Vachel Lindsay (1879-1931) began life as a sickly child, whose parents were
determined that he become a doctor. Although he was much more attracted to art
and poetry, he dutifully entered the medical program at Hiram College, only
to pull out and embark on the life of a young "ne'er do well". In addition to
his three walking trips across the United States, in the name of preaching the
gospel of truth and beauty, Lindsay spent his young adult years courting numerous
women (whom he called "inspiration girls") and writing poetry, which he frequently
tried to offer up on the street. Lindsay's contemporaries became familiar with
his poetry largely from his spirited public performances, by which he earned
his living. He married late in life, but amid mounting problems with his marriage
and his finances, Lindsay died (some sources contest that he committed suicide)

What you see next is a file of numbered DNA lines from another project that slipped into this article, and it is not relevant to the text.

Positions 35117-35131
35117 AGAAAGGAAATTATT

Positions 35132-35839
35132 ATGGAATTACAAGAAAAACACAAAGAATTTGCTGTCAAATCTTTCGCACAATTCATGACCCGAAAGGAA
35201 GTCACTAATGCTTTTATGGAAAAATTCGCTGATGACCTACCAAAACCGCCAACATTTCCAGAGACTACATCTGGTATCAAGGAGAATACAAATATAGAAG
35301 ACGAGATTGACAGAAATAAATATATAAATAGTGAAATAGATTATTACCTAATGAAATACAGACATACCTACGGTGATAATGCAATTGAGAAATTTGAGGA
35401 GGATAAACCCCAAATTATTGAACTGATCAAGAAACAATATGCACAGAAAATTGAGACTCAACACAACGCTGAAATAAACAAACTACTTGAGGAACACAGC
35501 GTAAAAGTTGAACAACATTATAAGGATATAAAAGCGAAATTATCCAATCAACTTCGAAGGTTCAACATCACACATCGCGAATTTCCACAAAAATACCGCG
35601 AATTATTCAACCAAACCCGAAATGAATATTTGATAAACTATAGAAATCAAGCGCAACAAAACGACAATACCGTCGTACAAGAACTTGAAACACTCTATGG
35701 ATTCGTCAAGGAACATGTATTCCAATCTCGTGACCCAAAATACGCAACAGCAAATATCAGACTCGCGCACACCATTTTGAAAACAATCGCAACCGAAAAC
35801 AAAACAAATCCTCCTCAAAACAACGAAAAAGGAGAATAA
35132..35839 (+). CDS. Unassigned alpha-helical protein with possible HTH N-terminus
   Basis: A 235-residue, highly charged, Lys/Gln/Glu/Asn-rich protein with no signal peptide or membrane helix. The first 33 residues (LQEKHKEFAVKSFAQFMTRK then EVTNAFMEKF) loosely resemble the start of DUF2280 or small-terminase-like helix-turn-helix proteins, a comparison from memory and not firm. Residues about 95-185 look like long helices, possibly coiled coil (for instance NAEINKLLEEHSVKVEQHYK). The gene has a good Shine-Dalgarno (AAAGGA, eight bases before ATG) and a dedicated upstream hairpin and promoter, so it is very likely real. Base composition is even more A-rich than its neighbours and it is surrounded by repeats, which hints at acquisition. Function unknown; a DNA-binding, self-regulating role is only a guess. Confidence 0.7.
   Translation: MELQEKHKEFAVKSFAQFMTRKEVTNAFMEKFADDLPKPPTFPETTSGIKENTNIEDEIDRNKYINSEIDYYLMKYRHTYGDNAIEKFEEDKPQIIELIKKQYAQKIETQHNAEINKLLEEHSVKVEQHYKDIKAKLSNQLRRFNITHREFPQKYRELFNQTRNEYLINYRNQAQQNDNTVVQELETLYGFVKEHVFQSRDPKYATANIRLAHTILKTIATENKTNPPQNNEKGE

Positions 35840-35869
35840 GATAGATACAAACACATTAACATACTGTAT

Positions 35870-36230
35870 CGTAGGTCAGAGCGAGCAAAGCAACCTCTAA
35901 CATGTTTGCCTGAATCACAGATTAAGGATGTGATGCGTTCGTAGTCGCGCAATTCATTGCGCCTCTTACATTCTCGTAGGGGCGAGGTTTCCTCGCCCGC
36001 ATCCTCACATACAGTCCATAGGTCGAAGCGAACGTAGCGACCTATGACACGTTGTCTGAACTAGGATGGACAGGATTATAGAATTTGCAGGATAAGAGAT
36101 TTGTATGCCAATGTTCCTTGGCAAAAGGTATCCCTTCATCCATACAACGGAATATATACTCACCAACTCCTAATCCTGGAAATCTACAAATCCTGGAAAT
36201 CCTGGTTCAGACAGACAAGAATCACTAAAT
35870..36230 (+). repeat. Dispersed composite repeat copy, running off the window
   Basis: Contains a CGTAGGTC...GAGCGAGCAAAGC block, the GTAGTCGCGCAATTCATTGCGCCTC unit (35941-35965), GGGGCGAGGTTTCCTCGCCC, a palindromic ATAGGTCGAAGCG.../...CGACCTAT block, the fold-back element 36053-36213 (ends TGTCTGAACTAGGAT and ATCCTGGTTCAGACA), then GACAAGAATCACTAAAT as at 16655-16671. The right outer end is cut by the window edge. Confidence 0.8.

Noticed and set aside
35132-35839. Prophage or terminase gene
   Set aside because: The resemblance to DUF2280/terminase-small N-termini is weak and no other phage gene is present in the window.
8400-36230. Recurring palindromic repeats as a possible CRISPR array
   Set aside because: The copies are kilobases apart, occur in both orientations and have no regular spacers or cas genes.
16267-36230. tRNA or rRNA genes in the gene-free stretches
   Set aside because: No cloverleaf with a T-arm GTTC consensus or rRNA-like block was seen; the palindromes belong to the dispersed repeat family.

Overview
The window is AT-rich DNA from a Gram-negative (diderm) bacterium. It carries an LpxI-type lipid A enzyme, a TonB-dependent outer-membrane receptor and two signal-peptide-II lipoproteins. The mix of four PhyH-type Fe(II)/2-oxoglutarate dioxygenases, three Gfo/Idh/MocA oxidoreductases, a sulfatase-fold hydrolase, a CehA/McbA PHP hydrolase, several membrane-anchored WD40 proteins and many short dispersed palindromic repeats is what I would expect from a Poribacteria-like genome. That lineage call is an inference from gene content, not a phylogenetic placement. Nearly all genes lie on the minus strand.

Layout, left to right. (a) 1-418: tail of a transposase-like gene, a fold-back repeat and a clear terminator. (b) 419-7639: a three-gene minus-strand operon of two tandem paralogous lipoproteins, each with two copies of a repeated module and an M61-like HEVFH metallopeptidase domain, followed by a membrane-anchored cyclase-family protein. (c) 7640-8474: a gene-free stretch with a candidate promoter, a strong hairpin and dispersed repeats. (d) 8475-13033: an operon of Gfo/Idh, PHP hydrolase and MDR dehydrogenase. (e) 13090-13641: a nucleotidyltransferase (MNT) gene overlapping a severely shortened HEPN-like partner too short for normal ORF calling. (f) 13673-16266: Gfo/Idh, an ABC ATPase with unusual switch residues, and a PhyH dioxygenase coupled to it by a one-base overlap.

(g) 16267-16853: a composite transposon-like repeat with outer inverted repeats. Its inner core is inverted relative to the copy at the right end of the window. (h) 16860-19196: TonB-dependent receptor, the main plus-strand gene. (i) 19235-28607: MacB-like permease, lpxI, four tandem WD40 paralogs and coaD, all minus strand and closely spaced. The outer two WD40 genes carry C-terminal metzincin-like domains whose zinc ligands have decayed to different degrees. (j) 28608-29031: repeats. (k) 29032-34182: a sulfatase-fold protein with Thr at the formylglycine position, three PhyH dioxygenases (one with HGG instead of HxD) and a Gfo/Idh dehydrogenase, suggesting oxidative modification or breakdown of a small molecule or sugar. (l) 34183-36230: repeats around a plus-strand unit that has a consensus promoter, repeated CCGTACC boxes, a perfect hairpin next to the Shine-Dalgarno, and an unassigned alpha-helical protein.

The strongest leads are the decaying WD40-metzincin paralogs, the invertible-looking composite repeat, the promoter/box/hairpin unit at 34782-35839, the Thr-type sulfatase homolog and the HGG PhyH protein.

in 1931. Some of his works include Rhymes to be Traded for Bread (1912), General
William Booth Enters Into Heaven and Other Poems (1913), and The Chinese Nightingale
and Other Poems (1917).
The Nicholas Vachel Lindsay, Papers, consists of 22 envelopes containing pictures of paintings, sculpture and other works of art, assembled by Lindsay for the daughter of M. L. Bates, President of Hiram College. The envelopes have annotations by Lindsay and some of the pictures are signed C. F. Lindsay, Esther Catherine Frazee Lindsay, his mother.
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